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Pandemic lessons still apply, says professor as B.C. readies plan to reopen

Last Updated May 5, 2020 at 10:26 pm PDT

FILE - In this April 2, 2020 file photo, "For Sale By Owner" and "Closed Due to Virus" signs are displayed in the window of a store in Grosse Pointe Woods, Mich. Business filings under Chapter 11 of the federal bankruptcy law rose sharply in March, and attorneys who work with struggling companies are seeing signs that more owners are contemplating the possibility of bankruptcy. Government aid my simply be too little too late. (AP Photo/Paul Sancya, File)

Professor David Dunne says the pandemic allowed some changes to sectors that were previously missed

Dunne says some lessons will still apply in whatever the next phase is for the B.C.

The province will announce plans to reopen Wednesday

VANCOUVER (NEWS 1130) — As the provincial government is set to announce plans on restarting the province, a business professor says lessons learned during the pandemic can be used in the next phase.

David Dunne, Professor and Director of MBA Programs at the University of Victoria Business School says the pandemic has given the opportunity to retool some sectors in the community.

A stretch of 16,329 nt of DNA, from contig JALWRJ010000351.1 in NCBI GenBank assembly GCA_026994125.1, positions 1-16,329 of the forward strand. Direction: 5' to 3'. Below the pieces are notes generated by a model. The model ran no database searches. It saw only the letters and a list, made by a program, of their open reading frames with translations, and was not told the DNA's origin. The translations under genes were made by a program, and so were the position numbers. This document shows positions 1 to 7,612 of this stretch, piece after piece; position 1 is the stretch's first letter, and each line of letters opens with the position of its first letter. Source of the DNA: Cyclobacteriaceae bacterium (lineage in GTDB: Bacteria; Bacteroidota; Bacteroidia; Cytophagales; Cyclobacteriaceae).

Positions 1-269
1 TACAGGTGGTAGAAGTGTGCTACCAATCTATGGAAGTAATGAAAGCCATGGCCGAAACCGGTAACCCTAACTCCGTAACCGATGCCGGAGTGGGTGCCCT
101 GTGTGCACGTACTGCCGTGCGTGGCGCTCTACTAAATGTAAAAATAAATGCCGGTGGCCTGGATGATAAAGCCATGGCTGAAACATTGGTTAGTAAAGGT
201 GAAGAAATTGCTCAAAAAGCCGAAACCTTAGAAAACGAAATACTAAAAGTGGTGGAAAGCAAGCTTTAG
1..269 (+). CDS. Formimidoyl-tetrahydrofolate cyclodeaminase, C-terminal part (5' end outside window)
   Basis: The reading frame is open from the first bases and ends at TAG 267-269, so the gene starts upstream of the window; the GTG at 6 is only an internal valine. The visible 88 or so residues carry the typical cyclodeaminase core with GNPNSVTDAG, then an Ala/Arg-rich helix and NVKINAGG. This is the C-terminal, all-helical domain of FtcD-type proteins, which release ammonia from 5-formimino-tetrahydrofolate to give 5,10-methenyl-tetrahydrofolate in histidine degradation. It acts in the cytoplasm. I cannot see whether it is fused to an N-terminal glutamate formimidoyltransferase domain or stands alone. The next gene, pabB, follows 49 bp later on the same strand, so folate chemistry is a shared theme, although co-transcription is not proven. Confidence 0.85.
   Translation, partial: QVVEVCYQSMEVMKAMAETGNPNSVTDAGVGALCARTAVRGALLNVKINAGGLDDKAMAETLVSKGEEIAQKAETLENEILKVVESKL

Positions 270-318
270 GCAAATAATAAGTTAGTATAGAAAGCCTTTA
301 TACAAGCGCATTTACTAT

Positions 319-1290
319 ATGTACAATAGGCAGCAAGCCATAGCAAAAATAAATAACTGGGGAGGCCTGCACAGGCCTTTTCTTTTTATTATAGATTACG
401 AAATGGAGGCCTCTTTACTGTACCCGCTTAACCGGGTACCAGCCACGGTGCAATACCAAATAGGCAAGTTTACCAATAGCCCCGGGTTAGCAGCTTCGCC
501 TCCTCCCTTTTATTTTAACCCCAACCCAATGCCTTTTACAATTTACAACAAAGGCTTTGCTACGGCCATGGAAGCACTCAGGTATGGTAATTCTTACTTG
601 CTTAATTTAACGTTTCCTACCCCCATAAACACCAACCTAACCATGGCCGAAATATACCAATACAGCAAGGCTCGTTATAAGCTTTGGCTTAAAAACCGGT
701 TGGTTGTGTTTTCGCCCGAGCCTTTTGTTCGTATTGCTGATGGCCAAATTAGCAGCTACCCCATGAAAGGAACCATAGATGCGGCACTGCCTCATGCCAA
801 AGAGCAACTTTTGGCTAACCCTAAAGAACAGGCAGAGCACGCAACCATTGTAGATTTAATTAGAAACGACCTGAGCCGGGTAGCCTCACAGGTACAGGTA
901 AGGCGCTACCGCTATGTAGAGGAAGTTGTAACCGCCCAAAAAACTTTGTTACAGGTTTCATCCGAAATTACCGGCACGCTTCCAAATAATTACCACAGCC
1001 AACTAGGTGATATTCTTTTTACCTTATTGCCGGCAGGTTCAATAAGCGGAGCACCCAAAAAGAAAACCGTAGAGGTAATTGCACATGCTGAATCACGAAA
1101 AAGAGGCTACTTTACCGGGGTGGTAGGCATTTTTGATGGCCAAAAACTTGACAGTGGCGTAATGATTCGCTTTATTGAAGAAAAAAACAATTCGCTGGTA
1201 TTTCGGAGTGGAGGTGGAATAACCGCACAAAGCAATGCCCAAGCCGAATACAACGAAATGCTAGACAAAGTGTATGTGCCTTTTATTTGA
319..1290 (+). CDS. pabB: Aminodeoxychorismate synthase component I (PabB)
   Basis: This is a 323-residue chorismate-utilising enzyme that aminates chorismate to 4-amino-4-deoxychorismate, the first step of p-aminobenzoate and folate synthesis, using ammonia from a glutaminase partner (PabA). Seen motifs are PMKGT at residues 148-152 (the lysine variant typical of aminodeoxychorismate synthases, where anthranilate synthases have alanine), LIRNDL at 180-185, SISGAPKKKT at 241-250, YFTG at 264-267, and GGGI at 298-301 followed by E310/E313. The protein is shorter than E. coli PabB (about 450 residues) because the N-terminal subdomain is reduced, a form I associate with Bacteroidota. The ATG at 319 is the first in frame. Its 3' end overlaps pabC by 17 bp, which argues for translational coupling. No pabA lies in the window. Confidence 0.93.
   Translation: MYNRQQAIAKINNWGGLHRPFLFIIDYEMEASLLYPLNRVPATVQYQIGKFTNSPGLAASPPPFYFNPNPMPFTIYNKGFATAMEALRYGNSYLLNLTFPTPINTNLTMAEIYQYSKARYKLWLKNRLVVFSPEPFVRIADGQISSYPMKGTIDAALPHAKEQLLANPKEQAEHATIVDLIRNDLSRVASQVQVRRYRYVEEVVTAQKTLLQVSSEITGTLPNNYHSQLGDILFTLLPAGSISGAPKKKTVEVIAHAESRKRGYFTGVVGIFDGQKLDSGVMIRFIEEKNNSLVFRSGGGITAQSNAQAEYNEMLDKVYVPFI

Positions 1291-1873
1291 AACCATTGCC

“There was a study last week that asked people if working from home was a positive or negative experience for them. Eighty per cent of respondents said it was a positive experience. So you can see employers becoming more sympathetic to people working from home, and that reduces traffic on the roads,” he explained.

Another trickle-down effect of this pandemic has seen clients in different cities meeting online instead of face-to-face, something that will cut down on emissions in the air, Dunne says – even though he admits the airlines won’t be big fans of that development.

“The last couple of months have gotten people much more accustomed to working digitally, so you can see that businesses may be a whole lot less keen to have their managers travel both domestically and internationally,” Dunne added.

While the UVic professor says he knows getting back to normal as much as possible is the goal, there are many things people stopped to think about over the last two months that still apply moving forward together.

“The medical systems have been forced in some ways into digitization, with online meetings. It could’ve been done regularly ten or fifteen years ago, but wasn’t done largely due to inertia in the system,” Dunne says.

He also tells NEWS 1130 he’s had students tell him they’re out of work or far from home, and that drives him to consider the burden of mental health during all this.

But Dunne says the mental health point of view on the crisis is a double-edged sword.

“I think there are people who are really suffering and there are people who are quite happy with the situation, where they’re close to their kids and pets, and so on.”

He says he hopes the spotlight on the importance of mental health continues as it had before.

The provincial government will be rolling out plans for gradually returning to normal Wednesday afternoon.